Tensions emerge between state and federal governments over Australia’s energy grid roadmap
Exclusive: disquiet points to jockeying among jurisdictions and impatience over the rollout of renewables
Cracks in the unity of the nation’s energy ministers have emerged amid disquiet over a review of power grid plans and an effort by the federal government to force carbon offsets from big new gas fields on to the states.
Almost two weeks on from a gathering of energy and climate ministers in Tasmania, senior officials expressed concern about how the review of the integrated system plan (ISP) – the grid’s roadmap – would be handled. One concern was that the federal energy minister, Chris Bowen’s department would be handling the review.
“Any review has to align with the ambitions of each jurisdiction,” one official said. “We’re not there for the commonwealth to tell us what to do.”
At the meeting, Bowen also surprised state and territory counterparts with a plan for them to pay for the carbon offsets that will be required for the proposed Beetaloo and other new gas fields in the Northern Territory.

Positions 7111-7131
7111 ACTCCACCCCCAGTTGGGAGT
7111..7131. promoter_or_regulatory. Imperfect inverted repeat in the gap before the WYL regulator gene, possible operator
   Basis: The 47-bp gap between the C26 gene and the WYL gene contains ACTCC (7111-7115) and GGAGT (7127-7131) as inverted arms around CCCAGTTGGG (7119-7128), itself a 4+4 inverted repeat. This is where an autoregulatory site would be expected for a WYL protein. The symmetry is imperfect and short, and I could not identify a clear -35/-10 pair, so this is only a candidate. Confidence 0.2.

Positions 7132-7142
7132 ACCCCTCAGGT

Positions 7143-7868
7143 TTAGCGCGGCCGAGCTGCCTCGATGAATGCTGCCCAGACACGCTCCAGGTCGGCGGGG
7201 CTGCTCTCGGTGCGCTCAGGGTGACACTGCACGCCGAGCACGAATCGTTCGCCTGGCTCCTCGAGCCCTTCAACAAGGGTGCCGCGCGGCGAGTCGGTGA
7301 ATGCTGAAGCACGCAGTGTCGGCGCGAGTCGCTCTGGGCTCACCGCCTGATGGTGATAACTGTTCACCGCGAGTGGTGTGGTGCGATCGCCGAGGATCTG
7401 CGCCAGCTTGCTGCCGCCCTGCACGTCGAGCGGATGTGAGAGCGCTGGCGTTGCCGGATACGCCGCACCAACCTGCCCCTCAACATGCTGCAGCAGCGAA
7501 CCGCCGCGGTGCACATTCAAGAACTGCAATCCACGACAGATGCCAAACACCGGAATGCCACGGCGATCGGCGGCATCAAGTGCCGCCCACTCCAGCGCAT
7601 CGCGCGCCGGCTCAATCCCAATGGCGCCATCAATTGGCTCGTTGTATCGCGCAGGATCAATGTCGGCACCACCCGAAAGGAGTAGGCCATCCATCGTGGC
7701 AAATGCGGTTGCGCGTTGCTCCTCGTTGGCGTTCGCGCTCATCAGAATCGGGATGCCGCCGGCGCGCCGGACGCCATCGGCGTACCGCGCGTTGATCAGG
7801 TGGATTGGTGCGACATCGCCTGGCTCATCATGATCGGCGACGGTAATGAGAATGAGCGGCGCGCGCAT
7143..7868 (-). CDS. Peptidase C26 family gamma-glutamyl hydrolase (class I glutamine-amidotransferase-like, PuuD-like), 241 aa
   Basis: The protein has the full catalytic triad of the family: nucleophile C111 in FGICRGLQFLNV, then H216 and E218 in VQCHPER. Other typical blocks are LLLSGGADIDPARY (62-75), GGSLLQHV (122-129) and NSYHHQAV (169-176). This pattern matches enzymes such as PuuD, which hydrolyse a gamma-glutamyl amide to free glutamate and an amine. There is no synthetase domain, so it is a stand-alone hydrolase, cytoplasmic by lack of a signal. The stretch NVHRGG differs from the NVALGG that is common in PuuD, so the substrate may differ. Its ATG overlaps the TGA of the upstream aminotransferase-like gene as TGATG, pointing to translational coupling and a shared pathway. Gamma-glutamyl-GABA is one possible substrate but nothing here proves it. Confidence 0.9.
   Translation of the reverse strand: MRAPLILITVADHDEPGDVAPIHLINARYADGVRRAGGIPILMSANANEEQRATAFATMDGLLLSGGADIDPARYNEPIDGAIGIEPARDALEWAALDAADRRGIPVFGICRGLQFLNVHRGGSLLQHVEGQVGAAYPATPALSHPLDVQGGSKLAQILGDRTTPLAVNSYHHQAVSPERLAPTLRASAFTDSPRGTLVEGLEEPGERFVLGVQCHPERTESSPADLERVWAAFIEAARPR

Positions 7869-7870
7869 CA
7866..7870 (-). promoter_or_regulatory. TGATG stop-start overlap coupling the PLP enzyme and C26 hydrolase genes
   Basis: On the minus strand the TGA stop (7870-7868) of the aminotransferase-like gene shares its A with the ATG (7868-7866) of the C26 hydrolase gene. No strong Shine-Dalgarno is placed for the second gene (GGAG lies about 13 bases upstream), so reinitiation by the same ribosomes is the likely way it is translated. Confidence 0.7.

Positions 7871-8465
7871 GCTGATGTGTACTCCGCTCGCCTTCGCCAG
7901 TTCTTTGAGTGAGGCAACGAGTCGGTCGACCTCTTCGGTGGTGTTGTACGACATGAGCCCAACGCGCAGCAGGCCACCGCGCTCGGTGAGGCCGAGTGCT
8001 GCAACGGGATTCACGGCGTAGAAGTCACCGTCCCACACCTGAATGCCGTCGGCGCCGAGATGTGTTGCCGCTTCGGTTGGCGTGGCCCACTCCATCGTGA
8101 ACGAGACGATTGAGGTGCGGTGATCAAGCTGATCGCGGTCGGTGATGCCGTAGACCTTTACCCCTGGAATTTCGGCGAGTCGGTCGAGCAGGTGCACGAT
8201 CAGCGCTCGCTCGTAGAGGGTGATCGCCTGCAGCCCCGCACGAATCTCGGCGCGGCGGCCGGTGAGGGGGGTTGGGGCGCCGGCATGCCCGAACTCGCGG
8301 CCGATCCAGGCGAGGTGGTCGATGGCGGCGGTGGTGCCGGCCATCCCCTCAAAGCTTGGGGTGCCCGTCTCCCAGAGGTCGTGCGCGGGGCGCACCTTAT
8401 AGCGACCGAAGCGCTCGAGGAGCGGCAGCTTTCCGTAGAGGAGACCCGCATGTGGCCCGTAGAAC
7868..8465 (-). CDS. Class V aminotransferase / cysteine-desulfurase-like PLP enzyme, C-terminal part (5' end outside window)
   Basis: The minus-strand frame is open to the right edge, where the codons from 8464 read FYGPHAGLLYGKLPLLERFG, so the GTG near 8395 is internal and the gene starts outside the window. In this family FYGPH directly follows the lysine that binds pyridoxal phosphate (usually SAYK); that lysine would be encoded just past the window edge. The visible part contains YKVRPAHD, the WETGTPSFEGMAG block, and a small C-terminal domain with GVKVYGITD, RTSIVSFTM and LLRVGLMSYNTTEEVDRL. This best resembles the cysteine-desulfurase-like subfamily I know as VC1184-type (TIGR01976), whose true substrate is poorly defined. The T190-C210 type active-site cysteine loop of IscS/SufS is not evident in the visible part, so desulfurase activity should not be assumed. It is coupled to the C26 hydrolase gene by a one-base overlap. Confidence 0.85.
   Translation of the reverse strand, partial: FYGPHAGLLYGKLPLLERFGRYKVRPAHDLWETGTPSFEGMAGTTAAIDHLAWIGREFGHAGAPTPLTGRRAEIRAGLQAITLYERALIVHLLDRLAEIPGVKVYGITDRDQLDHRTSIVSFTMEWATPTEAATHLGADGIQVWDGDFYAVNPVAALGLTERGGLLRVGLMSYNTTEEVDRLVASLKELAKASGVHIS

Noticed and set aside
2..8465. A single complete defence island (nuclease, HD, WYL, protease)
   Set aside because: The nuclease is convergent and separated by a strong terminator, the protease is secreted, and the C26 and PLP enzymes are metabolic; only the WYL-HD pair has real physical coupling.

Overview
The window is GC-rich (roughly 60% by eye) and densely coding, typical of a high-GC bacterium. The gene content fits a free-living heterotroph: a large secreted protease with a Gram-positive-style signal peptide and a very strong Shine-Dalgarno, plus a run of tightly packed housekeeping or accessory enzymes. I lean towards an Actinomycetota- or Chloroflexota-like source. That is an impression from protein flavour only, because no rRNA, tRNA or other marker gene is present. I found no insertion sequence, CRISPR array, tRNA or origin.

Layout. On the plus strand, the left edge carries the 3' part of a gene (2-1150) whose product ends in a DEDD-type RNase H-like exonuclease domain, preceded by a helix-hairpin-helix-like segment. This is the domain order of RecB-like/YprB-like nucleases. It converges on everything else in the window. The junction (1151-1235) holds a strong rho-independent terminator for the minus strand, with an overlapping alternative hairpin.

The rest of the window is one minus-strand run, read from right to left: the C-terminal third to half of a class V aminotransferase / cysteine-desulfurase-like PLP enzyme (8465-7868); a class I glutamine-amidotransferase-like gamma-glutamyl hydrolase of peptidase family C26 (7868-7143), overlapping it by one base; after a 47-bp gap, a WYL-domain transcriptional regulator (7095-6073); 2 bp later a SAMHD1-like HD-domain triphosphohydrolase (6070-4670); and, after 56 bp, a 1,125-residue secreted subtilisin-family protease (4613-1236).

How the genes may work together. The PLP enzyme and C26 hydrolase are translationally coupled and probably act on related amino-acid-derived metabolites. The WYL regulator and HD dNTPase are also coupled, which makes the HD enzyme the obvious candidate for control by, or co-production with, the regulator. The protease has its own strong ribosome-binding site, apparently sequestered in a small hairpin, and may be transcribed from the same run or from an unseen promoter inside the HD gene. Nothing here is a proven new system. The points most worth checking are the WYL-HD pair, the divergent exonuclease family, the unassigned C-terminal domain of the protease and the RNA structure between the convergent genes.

States, however, pushed back, with Western Australia and Queensland particularly opposed to the precedent of assigning offsets for the so-called scope 3 greenhouse gas emissions that would result, another official said.
“No one asked any of us” about the offsets plan, the first official said, adding the market for carbon credits would struggle to cope with existing demand without lumping in major new emissions sources such as Beetaloo. “It’s not our problem.”
The meeting’s communique merely stated ministers had “noted the Northern Territory and the commonwealth would undertake work to consider the management of indirect emissions”. The two will report back to a future ministers’ gathering.
Two officials who attended the ECMC meeting claimed there had been discussions at a dinner meeting of ministers about the commonwealth underwriting a pipeline to bring Beetaloo gas to southern states, a claim Bowen’s office strongly denied.